Chapter Eleven

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“But Dad! You can’t just leave us here!”

            A look of despair crosses my face at the information my dad has just relayed to us. Ava and I are standing in the middle of the restaurant kitchen, in amongst the hectic mob of chefs and cooking equipment. Usually, on a Wednesday night, the place is fairly quiet – quiet enough to mean Ava and I can spend most of our time gossiping behind the cash register – but thanks to an overambitious mother and the seventh birthday of her spoiled child, that’s no longer the case.

            “I have to!” Dad shoots an apologetic look in our direction. “I’m sorry! You’ll be able to cope for a couple of hours, won’t you?”

            The news that he has to take off to sort out an “emergency” at one of the suppliers and is leaving us alone to deal with twenty hyperactive kids is, to say the least, unwelcome.

            Sure, we won’t actually be forced to cook anything – we wouldn’t want to give whole of Parker Elementary’s first grade class food poisoning, after all – but Dad’s usually the over-looker, ensuring everything runs smoothly and that no one storms out with the intention of filing a lawsuit.

            I’m not sure if Ava and I are qualified lawsuit avoiders.

            “What about the kids’ party?” I protest.

            “It’ll be fine,” he assures me, offering me what is supposed to be a convincing smile as he unties the knots of his apron. “All you’ve got to do is take their orders, bring the food out and make sure they don’t run around. Oh, and if they break anything, get the mom to write a check.”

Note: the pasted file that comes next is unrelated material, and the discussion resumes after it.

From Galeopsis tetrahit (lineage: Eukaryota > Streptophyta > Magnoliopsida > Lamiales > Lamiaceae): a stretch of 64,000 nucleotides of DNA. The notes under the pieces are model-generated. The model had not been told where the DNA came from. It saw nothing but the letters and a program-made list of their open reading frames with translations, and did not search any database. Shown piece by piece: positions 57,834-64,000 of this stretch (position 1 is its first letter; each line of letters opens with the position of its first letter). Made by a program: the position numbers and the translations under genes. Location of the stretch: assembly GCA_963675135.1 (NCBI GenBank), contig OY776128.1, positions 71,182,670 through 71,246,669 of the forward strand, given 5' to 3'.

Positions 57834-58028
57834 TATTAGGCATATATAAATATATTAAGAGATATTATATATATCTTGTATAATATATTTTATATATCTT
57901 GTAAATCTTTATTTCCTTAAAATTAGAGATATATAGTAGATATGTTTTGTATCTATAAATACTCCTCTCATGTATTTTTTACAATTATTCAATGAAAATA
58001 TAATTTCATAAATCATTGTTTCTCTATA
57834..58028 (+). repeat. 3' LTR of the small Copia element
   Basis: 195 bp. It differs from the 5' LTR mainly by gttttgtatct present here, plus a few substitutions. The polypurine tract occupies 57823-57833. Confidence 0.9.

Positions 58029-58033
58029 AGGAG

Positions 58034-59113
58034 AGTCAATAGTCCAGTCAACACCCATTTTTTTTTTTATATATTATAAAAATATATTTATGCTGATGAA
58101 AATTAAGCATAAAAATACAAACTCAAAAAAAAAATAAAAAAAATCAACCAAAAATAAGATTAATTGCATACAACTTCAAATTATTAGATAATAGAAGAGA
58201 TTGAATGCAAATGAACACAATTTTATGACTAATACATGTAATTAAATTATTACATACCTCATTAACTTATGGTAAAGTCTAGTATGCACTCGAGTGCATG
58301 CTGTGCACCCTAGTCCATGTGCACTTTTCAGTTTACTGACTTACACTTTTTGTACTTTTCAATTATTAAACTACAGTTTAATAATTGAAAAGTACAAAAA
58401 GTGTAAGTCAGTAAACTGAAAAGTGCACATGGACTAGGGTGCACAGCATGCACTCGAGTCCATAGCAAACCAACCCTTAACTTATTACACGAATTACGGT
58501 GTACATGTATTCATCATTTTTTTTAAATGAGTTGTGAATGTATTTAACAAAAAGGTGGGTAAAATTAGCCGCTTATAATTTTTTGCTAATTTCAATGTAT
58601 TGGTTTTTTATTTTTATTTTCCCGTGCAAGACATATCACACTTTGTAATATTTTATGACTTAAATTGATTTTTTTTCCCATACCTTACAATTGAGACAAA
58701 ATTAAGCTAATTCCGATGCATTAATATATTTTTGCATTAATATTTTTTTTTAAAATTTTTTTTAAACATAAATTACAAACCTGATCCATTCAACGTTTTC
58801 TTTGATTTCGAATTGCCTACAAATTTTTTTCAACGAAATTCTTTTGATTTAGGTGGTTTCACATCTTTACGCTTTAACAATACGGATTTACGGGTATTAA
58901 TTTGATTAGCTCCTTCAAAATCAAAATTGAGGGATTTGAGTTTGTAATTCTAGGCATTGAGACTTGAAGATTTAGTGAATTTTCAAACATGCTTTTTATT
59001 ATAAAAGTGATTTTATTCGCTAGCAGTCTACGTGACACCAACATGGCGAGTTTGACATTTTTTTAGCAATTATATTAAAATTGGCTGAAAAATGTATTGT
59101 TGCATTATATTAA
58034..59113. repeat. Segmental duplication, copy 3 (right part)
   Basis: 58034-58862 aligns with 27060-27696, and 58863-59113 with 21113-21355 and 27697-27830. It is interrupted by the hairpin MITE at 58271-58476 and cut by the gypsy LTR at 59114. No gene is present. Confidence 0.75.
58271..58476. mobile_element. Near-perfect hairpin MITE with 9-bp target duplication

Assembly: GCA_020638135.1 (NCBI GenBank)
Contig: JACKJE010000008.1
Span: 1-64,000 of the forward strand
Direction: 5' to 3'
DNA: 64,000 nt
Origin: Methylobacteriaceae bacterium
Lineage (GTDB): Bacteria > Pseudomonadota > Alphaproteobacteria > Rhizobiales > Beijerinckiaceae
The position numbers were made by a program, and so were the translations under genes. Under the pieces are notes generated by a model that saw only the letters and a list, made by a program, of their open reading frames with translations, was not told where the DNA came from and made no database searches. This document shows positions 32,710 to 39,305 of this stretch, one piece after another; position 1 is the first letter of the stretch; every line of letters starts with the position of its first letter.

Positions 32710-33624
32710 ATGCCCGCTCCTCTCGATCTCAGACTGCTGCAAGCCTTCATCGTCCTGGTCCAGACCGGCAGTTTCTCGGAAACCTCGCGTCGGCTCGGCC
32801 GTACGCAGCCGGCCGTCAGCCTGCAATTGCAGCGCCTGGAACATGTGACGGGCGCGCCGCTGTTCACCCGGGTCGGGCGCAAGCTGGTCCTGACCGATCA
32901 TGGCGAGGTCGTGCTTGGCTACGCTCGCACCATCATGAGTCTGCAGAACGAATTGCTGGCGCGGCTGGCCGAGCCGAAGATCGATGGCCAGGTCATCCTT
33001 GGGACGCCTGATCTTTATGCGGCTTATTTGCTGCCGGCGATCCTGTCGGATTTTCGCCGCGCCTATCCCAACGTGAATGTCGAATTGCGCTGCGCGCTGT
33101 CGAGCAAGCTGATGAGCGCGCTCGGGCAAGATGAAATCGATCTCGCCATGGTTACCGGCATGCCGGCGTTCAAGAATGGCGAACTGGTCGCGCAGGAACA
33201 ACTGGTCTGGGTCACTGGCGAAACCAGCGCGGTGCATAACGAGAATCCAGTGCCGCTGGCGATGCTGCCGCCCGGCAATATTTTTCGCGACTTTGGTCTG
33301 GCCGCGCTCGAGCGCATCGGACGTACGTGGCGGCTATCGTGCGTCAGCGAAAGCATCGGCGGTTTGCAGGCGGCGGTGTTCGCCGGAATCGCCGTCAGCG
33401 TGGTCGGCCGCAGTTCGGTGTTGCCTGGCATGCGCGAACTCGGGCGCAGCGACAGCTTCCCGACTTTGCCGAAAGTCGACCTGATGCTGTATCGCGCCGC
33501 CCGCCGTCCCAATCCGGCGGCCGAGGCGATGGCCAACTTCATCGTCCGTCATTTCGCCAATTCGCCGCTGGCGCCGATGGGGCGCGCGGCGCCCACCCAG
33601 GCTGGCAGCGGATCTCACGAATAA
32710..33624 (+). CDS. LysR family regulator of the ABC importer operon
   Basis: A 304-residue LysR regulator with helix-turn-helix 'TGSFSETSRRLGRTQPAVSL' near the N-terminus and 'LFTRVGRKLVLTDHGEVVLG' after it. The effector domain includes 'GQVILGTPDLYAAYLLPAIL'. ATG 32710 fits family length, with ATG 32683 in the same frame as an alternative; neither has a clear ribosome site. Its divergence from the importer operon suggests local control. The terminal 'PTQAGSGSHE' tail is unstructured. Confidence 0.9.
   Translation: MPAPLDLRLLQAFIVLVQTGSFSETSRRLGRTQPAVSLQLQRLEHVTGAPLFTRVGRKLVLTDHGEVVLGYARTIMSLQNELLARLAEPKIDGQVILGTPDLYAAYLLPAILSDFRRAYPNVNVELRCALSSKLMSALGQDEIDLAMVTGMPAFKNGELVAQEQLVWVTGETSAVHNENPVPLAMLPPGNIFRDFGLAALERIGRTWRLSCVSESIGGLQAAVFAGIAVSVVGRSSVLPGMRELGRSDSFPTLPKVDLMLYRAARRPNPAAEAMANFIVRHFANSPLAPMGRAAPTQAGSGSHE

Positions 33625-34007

“But–”

            “You haven’t got to do anything that you wouldn’t normally. It’ll be fine. I should be back in an hour or two, anyway. Then you can get off early. Okay?”

            “That’s fine, Mr. Howard,” Ava interrupts, flashing him her signature “perfect employee” smile that she’s spent way too long practicing. “We can handle it.”

            It’s all very well sounding convincing, but I’ve got a feeling we just can’t handle it. I mean, twenty screaming, sweaty, seven year old kids? All demanding platefuls of chicken nuggets whilst fueling their sugar levels with ice cream and birthday cake? Considering my past experience with babysitting the neighbor’s kid, I don’t think our chances are looking too great.

            Ava’s memory – and common sense – seems to have failed her, and before I can bring her back to her senses, she’s already waving goodbye to my dad as he heads out of the kitchen.

            “Ava!” I squeak, when his distance becomes out of earshot. “What on Earth are you doing?”

            “Calm down, Georgie,” she says soothingly. “It’s fine. We can cope. It’s just a kids’ party, right? We’ve had this job for almost a year now. I think we can handle the restaurant for a couple of hours without your dad.”

            “No, we can’t!” I insist. “What about the lawsuits?!”

            A stuffy room containing a crowd of unruly kids is practically the recipe for a legal disaster. And I am not in the mood for sending myself to law school right now.

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